By Nishant Arora
If you are wondering why Apple has not yet launched a 5G iPhone while others are going ballistic over launching 5G-ready or 5G-enabled handsets, there is a solid reason behind the reluctance to embrace the technology.
Huawei, Samsung, OnePlus, Oppo and LG have all showcased 5G phones. Sony is also working on one such device.
While the world is going gaga over 5G smartphones, Apple has kept silent over when it is planning to bring the technology to its iPhones.
Apple in July announced the acquisition of chip-maker Intel’s smartphone modem business for $1 billion, and according to Intel CEO Bob Swan, the agreement “enables us to focus on developing technology for the 5G network while retaining critical intellectual property and modem technology that our team has created.”
Intel has been working on a chipset for the iPhone maker, with the chip expected to be part of iPhones by 2020.
According to industry analysts, 5G technology today for smartphones is not complete.
“Apple doesn’t use new technology until it meets their standards. Today’s 5G uses too much battery and is too network specific, plus coverage will be pretty limited to specific areas or cities through next year,” Frank Gillett, Vice President and Principal Analyst, Forrester, told IANS.
Apple has always been late to adopt any leading technology into its offerings if it is not developed in-house.
“However, with 5G adoption there were additional reasons. The complexity associated with integrating 5G from the RF Front End perspective is very high and Apple’s failed attempt to do that with Intel modems with its spat with Qualcomm until April set back Apple at least by 12-14 months to integrate the 5G capability compared to rivals,” elaborated Neil Shah, Research Director at Counterpoint Research.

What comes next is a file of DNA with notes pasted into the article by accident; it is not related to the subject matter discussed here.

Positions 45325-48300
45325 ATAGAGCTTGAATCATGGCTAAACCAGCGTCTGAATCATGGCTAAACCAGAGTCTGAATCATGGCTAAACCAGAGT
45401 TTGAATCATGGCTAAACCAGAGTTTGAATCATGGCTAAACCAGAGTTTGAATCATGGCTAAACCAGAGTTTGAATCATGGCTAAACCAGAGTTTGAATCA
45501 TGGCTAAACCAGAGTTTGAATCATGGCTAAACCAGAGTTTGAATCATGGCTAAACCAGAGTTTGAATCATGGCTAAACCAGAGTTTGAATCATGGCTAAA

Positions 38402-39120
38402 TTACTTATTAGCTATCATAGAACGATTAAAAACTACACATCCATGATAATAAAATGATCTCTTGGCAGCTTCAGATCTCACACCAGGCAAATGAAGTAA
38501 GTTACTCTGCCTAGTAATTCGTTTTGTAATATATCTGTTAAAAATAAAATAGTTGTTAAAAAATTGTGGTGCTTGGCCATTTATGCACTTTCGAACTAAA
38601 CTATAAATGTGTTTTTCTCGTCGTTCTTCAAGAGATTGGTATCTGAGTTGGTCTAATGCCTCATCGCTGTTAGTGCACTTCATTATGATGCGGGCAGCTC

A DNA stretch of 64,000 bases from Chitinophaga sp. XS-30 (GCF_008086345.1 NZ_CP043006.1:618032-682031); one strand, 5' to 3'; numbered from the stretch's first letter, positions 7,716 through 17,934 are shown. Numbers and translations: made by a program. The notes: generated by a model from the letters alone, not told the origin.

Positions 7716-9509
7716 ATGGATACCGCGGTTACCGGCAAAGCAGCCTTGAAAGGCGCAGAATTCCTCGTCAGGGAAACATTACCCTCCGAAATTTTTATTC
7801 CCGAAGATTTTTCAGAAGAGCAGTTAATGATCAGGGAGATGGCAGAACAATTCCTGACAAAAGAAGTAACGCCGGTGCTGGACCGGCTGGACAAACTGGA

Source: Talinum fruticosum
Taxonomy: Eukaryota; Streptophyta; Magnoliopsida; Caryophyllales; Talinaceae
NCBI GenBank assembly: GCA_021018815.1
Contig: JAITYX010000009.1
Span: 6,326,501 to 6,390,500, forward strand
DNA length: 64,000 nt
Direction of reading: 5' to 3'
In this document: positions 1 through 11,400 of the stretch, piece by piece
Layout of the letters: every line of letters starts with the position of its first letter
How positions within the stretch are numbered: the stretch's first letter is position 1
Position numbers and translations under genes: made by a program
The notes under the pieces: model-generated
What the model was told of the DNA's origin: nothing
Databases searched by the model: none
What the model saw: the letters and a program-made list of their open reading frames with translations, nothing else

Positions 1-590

Apple technically missed the boat to soft launch at least one 5G iPhone model in the October 2019- September 2020 financial year.
“For Apple’s global stock Keeping unit (SKU) strategy makes it all the more difficult as initial 5G deployment would require multiple SKUs for different regions depending upon the spectrum characteristics like mmWave (millimeter wave) in the US and sub-6GHz in Europe or Korea,” Shah told IANS.
5G is still in its infancy, with global roll-outs at various stages.
“The current breed of consumers who will be inclined to buy 5G handsets are early technology adopters. Apple’s philosophy as a platform company has always been to innovate once a technology has shown some maturity,” noted Prabhu Ram, Head-Industry Intelligence Group (IIG), CyberMedia Research (CMR).
Additionally, it is important to note that Apple suffered setbacks in its 5G implementation timeline, thanks in part, due to its failed attempt with Intel modems.
“Further, the prolonged battle with Qualcomm until April this year, set back Apple by at least by 12-14 months, in comparison to the competition,” Ram told IANS.
In all probability, 5G will go mainstream by mid to late 2020, just in time for the next wave of Apple iPhones, with Apple potentially seeking to release an early 5G phone ahead of its traditional September special event.
In all probability, Apple is likely to launch top-of-the-line 5G iPhones next year. (IANS)